The creativity has been stripped from his game, whereas a No.13 in union pops up on both sides of the field and has the ability to kick. He also is rarely required to pick up speed and acceleration given his truck it up style.

This being said, placing the Rooster at outside centre in union, based off his current body type and skillset, would pose a defensive disaster. Put him against the speed of a Jordan Petaia, or say Rieko Ioane at international level, and there would be too much space for the opposition to skip on his outside, especially with more than 10 metres depth to work with.

So where does this leave him? A backrower, No.8?

Fitness and agility would be the major question mark. Having to circle the length of the field and follow the ruck at all times would be a concerning challenge. Whilst he has done it before at GPS level, Crichton’s job is to run up and down a 15-metre channel over 65 minutes. As a flanker or lock, it would be his duty to stalk the path of the ball and put in an 80 minute performance.

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Add on the discussion of ball skills. While mentioned as a capable offloader, having to pass the ball and weave in on backline plays is a primary task of backrowers. Again, history shows Crichton was the full rugby package. Although, 10 years have changed a lot.

Compare Crichton with the likes of Fraser McReight and Bobby Valetini, it is hard to see him competing with their agility and dominance in contact. McReight and Valetini are strong one-on-one defenders who while statistically don’t make as many tackles as the NRL Crichton, perform ten times the work post contact to contest the ruck and follow the ball. The reality of defence in league is to hold up the ball and suffocate all offloads, which often requires two to three defenders.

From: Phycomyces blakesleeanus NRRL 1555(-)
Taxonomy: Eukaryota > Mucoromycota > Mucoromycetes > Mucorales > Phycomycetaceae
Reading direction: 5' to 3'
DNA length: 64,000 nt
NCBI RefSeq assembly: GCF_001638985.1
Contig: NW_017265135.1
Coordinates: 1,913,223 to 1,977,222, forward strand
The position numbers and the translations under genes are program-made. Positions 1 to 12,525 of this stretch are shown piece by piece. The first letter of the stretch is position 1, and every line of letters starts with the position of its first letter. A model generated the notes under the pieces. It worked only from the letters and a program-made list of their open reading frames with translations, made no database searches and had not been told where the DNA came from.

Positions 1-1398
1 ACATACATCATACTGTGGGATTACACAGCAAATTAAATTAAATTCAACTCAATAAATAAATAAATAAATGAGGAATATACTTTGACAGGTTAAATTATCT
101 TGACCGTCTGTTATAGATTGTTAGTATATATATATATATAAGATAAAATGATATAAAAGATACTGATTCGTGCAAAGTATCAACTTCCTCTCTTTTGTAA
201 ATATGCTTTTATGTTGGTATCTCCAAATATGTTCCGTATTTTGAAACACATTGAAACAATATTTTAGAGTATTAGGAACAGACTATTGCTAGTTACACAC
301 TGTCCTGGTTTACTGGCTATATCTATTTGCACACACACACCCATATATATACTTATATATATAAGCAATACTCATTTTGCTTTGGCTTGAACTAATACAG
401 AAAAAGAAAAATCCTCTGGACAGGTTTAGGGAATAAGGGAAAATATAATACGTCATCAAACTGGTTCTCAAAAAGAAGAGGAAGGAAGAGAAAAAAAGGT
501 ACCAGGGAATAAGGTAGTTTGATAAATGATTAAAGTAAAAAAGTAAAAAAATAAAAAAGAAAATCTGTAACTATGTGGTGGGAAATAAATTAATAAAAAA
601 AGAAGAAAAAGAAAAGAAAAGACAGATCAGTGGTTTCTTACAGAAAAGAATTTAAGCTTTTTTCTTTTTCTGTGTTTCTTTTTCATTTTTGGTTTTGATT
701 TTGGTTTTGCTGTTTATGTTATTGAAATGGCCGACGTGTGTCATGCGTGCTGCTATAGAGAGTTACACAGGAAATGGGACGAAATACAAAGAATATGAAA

While the likes of Jake Trbojevic and Brandon Smith are top hit, stick and squeeze tacklers, the Roosters have altered Crichton’s technique to work above the hips.

Finally, what all code-switches are about – cash. Crichton is currently enjoying a hefty $675,000 per year salary. Joseph Suaalii is an exception, his $5million contract a nod to his youth and Rugby Australia’s willingness to keep him in the game. With Crichton, it is hard to label his worth. He is unproven, untested and has a good five years left in the peak of his career.

Valetini is arguably Australia’s best backrower, on a deal with Rugby Australia around the $600,000 mark, having resigned until 2027. So it seems Crichton’s best chance at making bank in rugby is a lucrative deal with a club like the Western Force, or an overseas powerhouse, possibly in the Top 14, which happens to be the competition his great mate and former Wallaby Jack Maddocks plays in.

One thing is for certain. If rugby is to lure the signature of Angus Crichton, don’t expect the skills or hype of the 2014 version. Too much in the game and player has changed since then.